WASHINGTON — THE third round of Arab-Israeli peace talks concluded here this week without any forward movement on the negotiating front. But participants and observers suggest that what is significant is that, despite the wide gulf between the two sides and their positions - and heated exchanges behind closed doors over the past two weeks - both will apparently remain engaged in the process.
United States Secretary of State James Baker III, say Arab and American analysts, succeeded in preventing a walkout by any party, even at the most heated moments when some Arab delegates said they felt the discussions were becoming futile. The US did not intervene in the meetings, but Mr. Baker and his aides made it clear that Washington would not take a more active role unless there was a commitment to continued communication.
While Israel, seeking to secure a $10 billion loan guarantee from the US to settle Jewish immigrants, has indicated throughout that it will remain engaged, some Arab delegations have seen support for the talks erode at home as they have failed to gain a halt to Israeli settlements in the occupied territories or even to win Israeli acknowledgment that the territories are "occupied."
Indeed, at the heart of the dispute has been United Nations Security Council Resolution 242, which was supposed to be an accepted basis upon which the talks would proceed.
"The Israelis do not want to acknowledge the principle of the withdrawal.... They do not even designate the territories as occupied and refer to them as disputed territories, in clear violation of 242," said Jordanian spokesman Marwan Mouasher.
The Israelis counter that Resolution 242 is open to interpretation and does not necessarily imply a total withdrawal from the territories. These conceptual differences turned into acrimonious exchanges behind closed doors, Arab and Israeli sources say.
Other differences include:
* In the Palestinian-Israeli talks, the term used to describe the West Bank and Gaza was hotly disputed. Israel refers to the territories as Judea and Samaria, in allusion to its Biblical claim to the land, while the Palestinians talk about occupied Palestinian territories.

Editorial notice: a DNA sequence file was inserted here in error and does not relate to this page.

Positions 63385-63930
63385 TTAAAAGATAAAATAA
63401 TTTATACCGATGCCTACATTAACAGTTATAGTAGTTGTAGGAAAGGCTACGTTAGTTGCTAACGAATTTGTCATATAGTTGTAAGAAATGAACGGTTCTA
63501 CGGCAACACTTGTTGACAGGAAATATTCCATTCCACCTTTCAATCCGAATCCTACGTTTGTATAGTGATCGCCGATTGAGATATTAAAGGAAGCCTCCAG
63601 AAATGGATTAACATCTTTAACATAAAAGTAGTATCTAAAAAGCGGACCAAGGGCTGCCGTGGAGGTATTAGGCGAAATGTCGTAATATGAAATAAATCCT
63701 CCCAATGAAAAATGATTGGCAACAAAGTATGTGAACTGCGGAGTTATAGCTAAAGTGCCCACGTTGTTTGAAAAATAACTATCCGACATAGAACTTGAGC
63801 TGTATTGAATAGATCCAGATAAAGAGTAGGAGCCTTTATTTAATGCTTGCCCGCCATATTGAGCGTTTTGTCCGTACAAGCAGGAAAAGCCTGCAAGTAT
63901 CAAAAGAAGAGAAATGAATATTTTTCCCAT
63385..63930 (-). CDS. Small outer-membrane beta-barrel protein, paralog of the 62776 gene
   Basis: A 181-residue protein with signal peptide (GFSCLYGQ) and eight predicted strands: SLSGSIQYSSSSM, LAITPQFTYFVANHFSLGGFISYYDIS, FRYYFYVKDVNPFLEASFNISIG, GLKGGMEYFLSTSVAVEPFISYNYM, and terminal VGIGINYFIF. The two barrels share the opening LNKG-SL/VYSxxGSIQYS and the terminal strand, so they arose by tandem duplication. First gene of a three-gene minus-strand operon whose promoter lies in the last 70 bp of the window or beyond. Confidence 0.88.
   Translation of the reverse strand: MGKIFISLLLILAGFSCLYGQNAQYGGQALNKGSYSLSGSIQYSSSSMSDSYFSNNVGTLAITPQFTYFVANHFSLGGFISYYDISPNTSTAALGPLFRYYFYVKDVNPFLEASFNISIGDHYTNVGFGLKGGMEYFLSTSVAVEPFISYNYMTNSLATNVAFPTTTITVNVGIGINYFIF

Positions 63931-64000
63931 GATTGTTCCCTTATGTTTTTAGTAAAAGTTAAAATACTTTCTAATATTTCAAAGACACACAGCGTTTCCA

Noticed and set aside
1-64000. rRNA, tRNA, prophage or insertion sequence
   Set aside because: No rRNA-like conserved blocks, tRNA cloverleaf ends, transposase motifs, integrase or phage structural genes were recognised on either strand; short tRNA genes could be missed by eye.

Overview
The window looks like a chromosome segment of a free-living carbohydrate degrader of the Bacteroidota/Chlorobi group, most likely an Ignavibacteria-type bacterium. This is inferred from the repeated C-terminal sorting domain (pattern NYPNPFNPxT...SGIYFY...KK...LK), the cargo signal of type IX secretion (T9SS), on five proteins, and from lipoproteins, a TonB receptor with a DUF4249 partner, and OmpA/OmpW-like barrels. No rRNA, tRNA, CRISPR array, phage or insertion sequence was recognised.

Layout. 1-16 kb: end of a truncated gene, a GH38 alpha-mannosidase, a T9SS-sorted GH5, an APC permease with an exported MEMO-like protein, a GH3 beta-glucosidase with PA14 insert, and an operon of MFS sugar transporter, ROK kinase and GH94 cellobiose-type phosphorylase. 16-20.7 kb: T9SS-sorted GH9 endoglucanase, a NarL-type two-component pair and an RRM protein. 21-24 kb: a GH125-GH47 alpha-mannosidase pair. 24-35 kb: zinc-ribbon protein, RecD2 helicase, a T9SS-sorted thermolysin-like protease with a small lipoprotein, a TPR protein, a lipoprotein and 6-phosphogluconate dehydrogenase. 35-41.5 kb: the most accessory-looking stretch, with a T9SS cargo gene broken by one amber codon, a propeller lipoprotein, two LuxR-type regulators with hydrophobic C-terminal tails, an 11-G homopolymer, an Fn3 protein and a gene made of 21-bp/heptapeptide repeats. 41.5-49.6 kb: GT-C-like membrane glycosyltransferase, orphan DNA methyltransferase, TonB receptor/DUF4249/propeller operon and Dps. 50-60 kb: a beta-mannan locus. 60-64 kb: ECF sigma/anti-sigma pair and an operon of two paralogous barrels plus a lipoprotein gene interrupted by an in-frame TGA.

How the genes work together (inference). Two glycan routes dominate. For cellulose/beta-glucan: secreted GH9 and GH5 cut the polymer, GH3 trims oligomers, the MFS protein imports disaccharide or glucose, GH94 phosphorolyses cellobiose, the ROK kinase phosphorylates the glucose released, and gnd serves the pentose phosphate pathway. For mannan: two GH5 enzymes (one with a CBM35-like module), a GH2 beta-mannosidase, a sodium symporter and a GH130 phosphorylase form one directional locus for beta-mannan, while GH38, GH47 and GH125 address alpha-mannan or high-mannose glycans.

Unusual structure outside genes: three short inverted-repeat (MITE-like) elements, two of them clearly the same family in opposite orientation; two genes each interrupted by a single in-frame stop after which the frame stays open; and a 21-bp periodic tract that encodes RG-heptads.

* In the Jordanian-Israeli talks, Israel views the conflict in bilateral terms, raising the issues of secure boundaries, aviation and maritime rights, while Jordan insists on linking its position to Israel ending its occupation and recognizing Palestinian rights.
* In the Israeli-Syrian talks, the Israeli delegation cited anti-Israeli broadcasts by Damascus Radio during the 1967 and 1973 wars as proof that Syria had no intention of making peace. The Israelis also raised the Jewish state's responsibility for the welfare of the 30,000 Jews in Syria. But the main difference was over Syria's insistence on a withdrawal from the Golan Heights and Israel's demand that Syria commit itself to a peace treaty and secure boundaries.
* In the Lebanese-Israeli talks, Israel asked for a Syrian withdrawal, and an end to the presence of "terrorist organizations." The Lebanese offered to accommodate "Israeli security concerns," in return for an Israeli withdrawal from South Lebanon.
As expected, the most sensitive exchanges were between the Palestinian and Israeli delegations. Twice their bilateral talks appeared headed for collapse: first, when Israel presented a proposal for interim self rule for "Palestinian Arabs in the territories," which stressed that Israel would remain the "source of authority" during the transitional period; and second, when Palestinians responded with a proposal calling for Palestinian elections by September for a legislative assembly that would be the "so urce of a democratic authority," as Israeli responsibilities were transferred to the Palestinians.
But despite these differences, the talks did not collapse, and the Palestinians have, in effect, dropped their precondition for engaging in negotiations of a halt to Israeli settlements.
Arab delegations must now decide whether to freeze the talks until after Israeli elections in June, because little progress is likely to be made during an election campaign.